* Regular air monitoring for benzene should be conducted to determine if control measures are effective. Employees should be allowed to observe the monitoring and results should be retained for 40 years and available to employees upon request.
* Workers at risk of exposure shall be provided with appropriate protective clothing (coveralls or other full-body clothing) and gloves impervious to benzene which should be changed daily and laundered at the company's expense. Separate lockers should be provided for work clothes and street clothes. Showers should be taken at the end of the shift before the employee goes home, and shower time should be provided.
* The company should provide every worker with a booklet outlining how and where benzene is used in the plant, safe methods of handling, hazards involved, proper maintenance and cleanup methods, proper respirator usage and a description of medical surveillance and air monitoring programs. The booklet should also contain a description of emergency first aid procedures for benzene.
* Where there is the possibility of contact with liquid benzene, splash-proof face shields and goggles must be worn.
* Special procedures should be set up for maintenance work and entry into tanks or other enclosed spaces.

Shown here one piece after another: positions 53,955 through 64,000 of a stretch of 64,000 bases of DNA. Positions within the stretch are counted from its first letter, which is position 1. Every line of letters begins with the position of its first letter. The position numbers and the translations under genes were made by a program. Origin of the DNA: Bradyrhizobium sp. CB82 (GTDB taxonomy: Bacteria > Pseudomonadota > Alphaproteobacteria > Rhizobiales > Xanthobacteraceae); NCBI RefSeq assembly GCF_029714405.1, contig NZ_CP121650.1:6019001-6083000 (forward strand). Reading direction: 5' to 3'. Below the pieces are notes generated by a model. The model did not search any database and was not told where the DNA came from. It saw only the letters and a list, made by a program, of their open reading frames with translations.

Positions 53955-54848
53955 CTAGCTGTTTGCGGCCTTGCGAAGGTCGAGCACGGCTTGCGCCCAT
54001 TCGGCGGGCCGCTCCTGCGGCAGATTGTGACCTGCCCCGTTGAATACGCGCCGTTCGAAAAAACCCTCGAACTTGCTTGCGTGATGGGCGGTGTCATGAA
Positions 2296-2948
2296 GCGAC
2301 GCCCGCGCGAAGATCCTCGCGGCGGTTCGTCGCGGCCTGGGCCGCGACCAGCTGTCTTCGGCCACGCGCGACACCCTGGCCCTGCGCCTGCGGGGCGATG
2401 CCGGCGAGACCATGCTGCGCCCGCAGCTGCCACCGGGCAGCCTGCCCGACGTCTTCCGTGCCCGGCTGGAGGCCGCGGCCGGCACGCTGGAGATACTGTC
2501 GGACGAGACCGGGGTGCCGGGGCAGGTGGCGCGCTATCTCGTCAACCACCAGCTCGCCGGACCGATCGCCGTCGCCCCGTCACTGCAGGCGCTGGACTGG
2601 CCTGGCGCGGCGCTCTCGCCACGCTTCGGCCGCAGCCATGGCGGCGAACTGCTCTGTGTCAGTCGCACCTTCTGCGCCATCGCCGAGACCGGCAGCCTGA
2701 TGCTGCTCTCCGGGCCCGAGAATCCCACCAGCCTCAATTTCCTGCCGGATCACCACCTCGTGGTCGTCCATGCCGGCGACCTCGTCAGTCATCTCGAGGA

Suggested Medical Exams

Every worker exposed to benzene should take regular medical examinations. (Exposed to benzene means that there are measurable concentrations in the workplace air.) The frequency will depend on the extent of the worker's exposure. Any medical surveillance should be at no expense to the employee and should not be conducted by the company. All medical examinations should be conducted by an outside independent physician approved by OCAW. This is the only way to protect the worker and insure confidentiality of results. The only person receiving individual test results will be the individual taking the test and his or her personal physician if so desired.

Exams include:
(a) Annual physical examinations, including medical history. The medical history need only be taken initially and should include history of exposure to benzene and other chemicals toxic to the blood; information on bleeding abnormalities, kidney disease and liver disease.
(b) Complete blood count, including hematocrit, hemoglobin, mean corpuscular volume, white blood cell count including differential, and platelet estimation from the differential slide.
(c) Reticulocyte count.
(d) Serum bilirubin.
(e) Urinary phenol.

Some examples of uses of benzene include:

* Additive in motor fuel. Large quantities of benzene go into the production of gasoline.

* Used extensively in the manufacture of a large number of chemical compounds because it reacts easily with various chemicals, making the production of new chemicals much easier and faster. Used in the making of styrene, phenols, detergents, explosives, medicines, dyes.

* Was used widely as a solvent. Its ability to dissolve organic compounds made it popular in the production of rubber, plastics, paints, inks, oil, fats. It vaporizes easily and was used in processes where fast drying was necessary.

Revised January 1993. Information originally published in "Lifelines" January, 1977; OCAW Health and Safety Alert October 1987;and Benzene: Is it Dangerous? by Stellman, Cottingham & Hricko 1972.